You can also bet on Stoudemire to start reading the game better and finally develop a back-to-basket game.

"He wants to be the best," D'Antoni said. "Ever."

Said Suns president Bryan Colangelo: "Amare is a power forward who happens to be occupying the center position on the lineup card. The game has changed and so has the role of the conventional center. Unless I am missing something, the future of the position is a blend of power and finesse. That to me describes Amare right now."

Throw in antsy, too. Having two off days since the Game 4 defeat undoubtedly helps recharge 30-somethings Nash and Jim Jackson, whose move into the starting lineup in place of the injured Joe Johnson has left the Suns with virtually no bench. Yet two days is too many for Stoudemire, who's itching to atone for the Phoenix energy drop.

Fact is, as much as Dallas liked the look of its newfound Let Nash Go alignment, Stoudemire did manage to chip in 15 points, enabling the Stoudemire-Nash tag team to total 63 points. Phoenix lost Game 4 because it gave up 119 points, scored only two on the fast break in the first half and surrendered 16 offensive rebounds.

The Suns' only concern if that pattern continues, not surprisingly, is that Stoudemire will fade out of games defensively if he's frustrated on offense. Stoudemire, though, insists that we needn't wonder about what happens next. He's predicting that the Suns' energy will be markedly better and that instinct will guide him to the openings that can route him back to the poor, helpless rims at America West Arena.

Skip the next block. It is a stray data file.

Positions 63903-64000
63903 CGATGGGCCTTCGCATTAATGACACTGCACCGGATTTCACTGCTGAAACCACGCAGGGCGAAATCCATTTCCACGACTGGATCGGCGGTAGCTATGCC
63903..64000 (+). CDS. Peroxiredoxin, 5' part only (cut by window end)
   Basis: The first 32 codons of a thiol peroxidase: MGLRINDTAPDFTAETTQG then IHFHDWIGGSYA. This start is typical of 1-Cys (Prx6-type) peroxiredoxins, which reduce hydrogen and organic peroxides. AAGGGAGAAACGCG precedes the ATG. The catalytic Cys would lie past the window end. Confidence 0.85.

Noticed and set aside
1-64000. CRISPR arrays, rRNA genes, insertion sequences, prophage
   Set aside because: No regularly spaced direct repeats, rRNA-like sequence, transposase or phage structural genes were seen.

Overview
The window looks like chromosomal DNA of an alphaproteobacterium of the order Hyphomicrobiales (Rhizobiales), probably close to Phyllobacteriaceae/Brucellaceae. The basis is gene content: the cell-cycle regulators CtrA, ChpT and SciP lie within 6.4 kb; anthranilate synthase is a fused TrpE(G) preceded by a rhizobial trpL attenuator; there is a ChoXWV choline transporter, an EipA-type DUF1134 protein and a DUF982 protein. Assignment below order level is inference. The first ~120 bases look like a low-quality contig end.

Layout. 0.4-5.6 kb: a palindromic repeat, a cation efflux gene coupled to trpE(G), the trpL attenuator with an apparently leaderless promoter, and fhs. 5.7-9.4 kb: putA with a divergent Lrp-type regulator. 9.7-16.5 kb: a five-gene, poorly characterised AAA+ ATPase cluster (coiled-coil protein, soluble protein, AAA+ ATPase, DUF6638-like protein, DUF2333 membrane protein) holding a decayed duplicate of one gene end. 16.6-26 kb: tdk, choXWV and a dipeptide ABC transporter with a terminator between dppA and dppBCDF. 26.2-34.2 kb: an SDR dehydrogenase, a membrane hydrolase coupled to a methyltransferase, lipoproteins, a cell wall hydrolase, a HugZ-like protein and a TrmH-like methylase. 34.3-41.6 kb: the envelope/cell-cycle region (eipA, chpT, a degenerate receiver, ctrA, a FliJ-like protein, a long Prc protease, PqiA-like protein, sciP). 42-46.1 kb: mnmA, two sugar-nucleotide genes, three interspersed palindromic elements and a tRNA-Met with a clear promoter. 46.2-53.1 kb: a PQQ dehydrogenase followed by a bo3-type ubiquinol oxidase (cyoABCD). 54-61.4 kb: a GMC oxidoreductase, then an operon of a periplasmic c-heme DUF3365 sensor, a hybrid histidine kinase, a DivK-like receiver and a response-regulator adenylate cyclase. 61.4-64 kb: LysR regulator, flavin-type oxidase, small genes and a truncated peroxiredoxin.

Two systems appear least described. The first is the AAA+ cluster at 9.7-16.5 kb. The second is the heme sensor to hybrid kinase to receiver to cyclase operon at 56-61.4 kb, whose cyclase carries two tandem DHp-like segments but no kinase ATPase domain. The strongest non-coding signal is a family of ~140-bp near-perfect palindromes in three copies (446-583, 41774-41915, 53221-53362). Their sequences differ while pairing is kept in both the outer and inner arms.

"I feel I can still get big numbers, just by my raw talent," Stoudemire said.

"I don't think that triple-team thing is gonna work (again)."

Not forever, that's for sure.

Marc Stein is the senior NBA writer for ESPN.com. To e-mail him, click here. Also, click here to send a question for possible use on ESPNEWS.

Marc Stein | email

Senior Writer, ESPN.com
• Senior NBA writer for ESPN.com
• Began covering the NBA in 1993-94
• Also covered soccer, tennis and the Olympics